Of all the public places in the world, a child ought to be safe from harm in a church building. As news headlines have indicated, it isn’t always so. In fact, many sexual predators deliberately target churches. Christians who take God’s Word seriously want to protect the children in their midst, but they often don’t know the best ways to do so. Deepak Reju has written On Guard: Preventing and Responding to Child Abuse at Church to teach how.
Informing the reader of the nature of the problem, Reju describes the techniques of a sexual predator. How does he gain access to children? How does he groom them for his goals? What makes church people so vulnerable to accepting sexual predators in their midst?
He describes how churches tend to be vulnerable. Feeling the need for more children’s workers, churches sometimes fail to screen the volunteers and fail to practice policies that increase the safety of children. Smaller church assume they are immune because they know everyone in their congregation. Predators perceive Christians as naive and manipulable. The offender counts on impunity, that if caught he won’t be reported to the police but will be quickly forgiven if he just shows tears and contrition.
After alerting us to the problem, Reju outlines eight strategies for protecting children from abuse. He explains the general idea of a Child Protection Policy, the need for a process of checking children in and out, processes of membership, screening, and training. Churches should remember two general principles for child safety: “the risk of abuse increases when a child is isolated with an adult” and “the risk of abuse increases as accountability decreases” (p. 51).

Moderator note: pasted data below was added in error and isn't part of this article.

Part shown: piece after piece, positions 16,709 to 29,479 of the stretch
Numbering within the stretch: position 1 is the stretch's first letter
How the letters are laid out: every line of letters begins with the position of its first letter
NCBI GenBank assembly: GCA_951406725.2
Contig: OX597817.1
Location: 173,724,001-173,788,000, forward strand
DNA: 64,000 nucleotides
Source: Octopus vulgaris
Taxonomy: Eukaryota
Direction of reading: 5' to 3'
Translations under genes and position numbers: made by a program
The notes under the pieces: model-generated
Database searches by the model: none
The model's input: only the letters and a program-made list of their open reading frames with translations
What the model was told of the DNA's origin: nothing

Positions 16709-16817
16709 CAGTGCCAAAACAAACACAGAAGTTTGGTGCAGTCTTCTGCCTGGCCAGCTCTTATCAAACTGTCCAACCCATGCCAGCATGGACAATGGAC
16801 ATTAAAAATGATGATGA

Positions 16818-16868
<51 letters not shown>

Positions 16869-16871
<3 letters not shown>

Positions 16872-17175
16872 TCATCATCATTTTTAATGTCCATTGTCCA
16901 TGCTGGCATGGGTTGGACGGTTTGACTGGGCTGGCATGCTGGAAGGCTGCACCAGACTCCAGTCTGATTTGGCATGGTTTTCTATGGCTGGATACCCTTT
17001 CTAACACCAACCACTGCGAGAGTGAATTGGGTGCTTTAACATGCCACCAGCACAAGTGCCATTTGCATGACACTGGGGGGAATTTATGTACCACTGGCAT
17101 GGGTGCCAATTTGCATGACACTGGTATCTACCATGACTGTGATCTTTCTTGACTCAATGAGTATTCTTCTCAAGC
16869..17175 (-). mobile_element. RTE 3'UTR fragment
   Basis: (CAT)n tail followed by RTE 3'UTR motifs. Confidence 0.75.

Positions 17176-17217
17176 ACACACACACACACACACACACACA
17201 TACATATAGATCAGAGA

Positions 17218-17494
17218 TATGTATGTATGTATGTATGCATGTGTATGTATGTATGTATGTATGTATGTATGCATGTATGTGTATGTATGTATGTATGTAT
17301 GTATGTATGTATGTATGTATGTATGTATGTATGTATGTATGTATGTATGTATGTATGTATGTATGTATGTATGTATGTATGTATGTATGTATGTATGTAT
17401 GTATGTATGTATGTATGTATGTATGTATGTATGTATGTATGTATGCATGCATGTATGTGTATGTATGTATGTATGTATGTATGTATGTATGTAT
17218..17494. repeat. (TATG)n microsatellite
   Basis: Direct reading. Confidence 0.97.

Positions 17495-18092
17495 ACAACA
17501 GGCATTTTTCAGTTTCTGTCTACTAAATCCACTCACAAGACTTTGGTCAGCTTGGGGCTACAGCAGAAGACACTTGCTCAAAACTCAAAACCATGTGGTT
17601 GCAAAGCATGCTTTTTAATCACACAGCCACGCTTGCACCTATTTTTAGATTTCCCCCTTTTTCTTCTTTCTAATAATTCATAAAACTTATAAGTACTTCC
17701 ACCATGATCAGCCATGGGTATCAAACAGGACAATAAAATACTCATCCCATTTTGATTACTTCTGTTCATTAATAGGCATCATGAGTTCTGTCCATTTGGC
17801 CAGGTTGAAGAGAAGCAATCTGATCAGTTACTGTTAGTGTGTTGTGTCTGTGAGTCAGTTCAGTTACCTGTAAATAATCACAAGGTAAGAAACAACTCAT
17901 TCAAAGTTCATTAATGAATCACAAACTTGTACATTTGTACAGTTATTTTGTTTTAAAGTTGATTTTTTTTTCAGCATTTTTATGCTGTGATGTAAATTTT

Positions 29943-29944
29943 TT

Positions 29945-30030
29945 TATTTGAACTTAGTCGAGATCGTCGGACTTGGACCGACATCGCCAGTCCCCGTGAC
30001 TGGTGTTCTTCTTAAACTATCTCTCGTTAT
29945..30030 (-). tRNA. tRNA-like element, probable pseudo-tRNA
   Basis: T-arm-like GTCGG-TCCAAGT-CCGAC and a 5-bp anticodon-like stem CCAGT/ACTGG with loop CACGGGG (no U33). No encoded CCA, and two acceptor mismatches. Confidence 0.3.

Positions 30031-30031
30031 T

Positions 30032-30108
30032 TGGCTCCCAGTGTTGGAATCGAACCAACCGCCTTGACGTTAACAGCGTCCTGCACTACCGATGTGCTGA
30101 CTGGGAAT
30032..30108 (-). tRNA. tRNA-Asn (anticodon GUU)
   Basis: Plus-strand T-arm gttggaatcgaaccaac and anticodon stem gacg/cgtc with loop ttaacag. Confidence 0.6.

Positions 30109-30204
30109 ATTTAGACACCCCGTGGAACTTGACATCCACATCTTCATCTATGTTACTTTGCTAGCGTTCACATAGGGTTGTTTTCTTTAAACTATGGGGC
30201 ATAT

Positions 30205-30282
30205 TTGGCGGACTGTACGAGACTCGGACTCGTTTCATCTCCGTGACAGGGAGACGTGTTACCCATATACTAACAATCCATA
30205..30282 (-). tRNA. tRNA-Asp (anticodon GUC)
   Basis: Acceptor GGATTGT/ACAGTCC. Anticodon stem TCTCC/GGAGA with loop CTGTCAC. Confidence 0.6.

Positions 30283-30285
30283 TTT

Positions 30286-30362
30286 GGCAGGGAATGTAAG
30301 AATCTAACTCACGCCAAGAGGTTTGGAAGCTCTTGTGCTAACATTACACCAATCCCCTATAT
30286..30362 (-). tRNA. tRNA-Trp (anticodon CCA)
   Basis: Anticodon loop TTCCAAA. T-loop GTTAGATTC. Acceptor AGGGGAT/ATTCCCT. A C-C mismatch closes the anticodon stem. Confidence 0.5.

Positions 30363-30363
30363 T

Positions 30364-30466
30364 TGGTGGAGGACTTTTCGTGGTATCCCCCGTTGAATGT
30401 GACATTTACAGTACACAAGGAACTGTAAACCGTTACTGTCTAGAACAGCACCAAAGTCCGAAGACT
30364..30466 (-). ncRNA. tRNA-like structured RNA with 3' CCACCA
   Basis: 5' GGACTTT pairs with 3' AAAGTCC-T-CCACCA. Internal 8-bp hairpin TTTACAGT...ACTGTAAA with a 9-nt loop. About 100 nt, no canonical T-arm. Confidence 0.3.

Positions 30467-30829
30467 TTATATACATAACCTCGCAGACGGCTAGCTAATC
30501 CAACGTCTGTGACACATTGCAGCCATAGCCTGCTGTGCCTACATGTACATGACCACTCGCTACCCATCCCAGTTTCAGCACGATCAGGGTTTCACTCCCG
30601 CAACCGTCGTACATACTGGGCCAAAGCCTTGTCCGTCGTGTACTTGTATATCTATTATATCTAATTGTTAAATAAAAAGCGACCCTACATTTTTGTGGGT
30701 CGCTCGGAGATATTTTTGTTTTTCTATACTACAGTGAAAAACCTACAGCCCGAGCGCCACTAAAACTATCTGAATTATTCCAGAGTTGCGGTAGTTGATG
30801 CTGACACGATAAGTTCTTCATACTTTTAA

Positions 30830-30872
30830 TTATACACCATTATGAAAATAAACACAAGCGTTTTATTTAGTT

What about when abuse has already occurred? Reju provides guidance to church leaders and members on reporting the abuse and on how to respond to victims and to the molester. Do you know whether you are a mandated reporter? If you aren’t, what is your responsibility? Or, if you are suspicious that a child is being abused, to whom do you report it? If you tell your pastor and he doesn’t report it, could the law hold you accountable for not reporting? What should the church do if a convicted child molester attends its services?
The book is stuffed with good counsel. One point I appreciated is the recommendation to appoint an advocate for the victim/s. The advocate would stay in contact with the victim for at least a year to listen, help provide resources of the church, advocate for the victim and keep church leadership current.
The appendices cover these topics: How to write a child protection policy, child-on-child sexual abuse, how to talk to children about sexual abuse, a sample screening application for children’s ministry workers, and a training guide. The last appendix provides training scenarios–short-paragraph cases followed by questions to consider. There are eighteen for prevention and ten for responding to abuse situations.
Pastors, staff, leaders, volunteers, parents, members–this book is a must-read.